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New Algorithm Offers Clearer Path to CRS Diagnoses

Clinical Validation of an Automated Deep-Learning-Based Algorithm for Quantitative Sinus Computed Tomography Analysis

On Demand – Best of Scientific Oral Presentation


Diagnosing chronic rhinosinusitis (CRS) with more precision and objectivity is the goal of a new technique for automated computed tomography (CT) analysis using a deep learning-based algorithm.

Conner J. Massey, MD, a resident at the University of Colorado Anschutz Medical Campus in Aurora, Colorado, said this new approach will give greater nuance to standard radiology interpretations, which can be somewhat imprecise and vague in terms of characterizing disease burden on sinus CTs. “Visual-based scoring systems that aim to complete this task are often easy to learn and use but require a trained evaluator with knowledge of sinus anatomy, are only semi-objective, and are subject to human bias,” he said.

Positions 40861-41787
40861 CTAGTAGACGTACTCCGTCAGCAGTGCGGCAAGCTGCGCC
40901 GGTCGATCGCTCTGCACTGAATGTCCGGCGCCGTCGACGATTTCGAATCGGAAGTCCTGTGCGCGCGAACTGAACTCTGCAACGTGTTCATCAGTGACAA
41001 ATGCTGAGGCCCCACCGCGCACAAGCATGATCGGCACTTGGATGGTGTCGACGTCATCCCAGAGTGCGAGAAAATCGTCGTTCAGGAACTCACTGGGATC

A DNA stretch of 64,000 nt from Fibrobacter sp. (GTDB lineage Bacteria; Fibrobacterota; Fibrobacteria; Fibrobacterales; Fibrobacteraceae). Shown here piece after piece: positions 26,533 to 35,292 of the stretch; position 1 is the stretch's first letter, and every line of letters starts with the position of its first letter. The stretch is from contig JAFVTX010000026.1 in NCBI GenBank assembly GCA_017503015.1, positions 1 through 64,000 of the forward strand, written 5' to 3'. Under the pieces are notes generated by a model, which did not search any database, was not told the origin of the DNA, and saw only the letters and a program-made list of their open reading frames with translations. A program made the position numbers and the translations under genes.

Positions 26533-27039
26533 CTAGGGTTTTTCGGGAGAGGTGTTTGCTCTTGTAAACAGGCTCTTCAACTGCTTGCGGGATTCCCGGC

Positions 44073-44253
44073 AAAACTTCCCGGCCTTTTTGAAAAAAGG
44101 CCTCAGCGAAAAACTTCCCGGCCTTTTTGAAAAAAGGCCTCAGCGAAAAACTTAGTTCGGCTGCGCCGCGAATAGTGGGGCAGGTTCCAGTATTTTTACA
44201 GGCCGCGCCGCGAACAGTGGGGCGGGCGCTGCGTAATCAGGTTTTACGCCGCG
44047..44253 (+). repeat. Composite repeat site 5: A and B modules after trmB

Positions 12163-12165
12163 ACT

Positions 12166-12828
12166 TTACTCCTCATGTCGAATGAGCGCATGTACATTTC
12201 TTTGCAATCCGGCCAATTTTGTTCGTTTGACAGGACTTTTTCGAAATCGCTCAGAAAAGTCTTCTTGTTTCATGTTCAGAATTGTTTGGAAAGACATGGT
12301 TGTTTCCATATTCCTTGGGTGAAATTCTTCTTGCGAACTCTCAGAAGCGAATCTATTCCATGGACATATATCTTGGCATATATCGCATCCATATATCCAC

The new algorithm addresses these shortcomings by using automated technology that can analyze a sinus CT scan in about a minute, producing a highly precise quantification of sinus cavity opacification down to the percent.

“To our knowledge, this is the first such algorithm capable of completing this task,” said Dr. Massey, who is presenting the details of the algorithm in an on-demand session in the Scientific Oral Presentations education platform.

“Apart from creating a highly-detailed picture of mucosal disease burden, we have leveraged the algorithm to detect and characterize other important radiological entities, such as osteitis/neo-osteogenesis of the sinus wall,” he said.

In a research study of 88 subjects, the algorithm successfully segmented 100% of scans and calculated percent sinus opacification for all individual sinus cavities in a diverse CRS population with CT images obtained on different machines utilizing varied acquisition protocols.

The algorithm also produces a number of other readouts that are not easily obtainable, such as mean Hounsfield units of opacified regions and sinus cavity volumes.

“This technology has the potential to fundamentally change how mucosal disease burden is quantified in sinus CT scans,” Dr. Massey said. “Importantly, it obviates the need for a human assessor for this task. We expect that the detailed data produced from volumetric analysis will be invaluable to radiologists, ordering physicians, researchers, and patients.”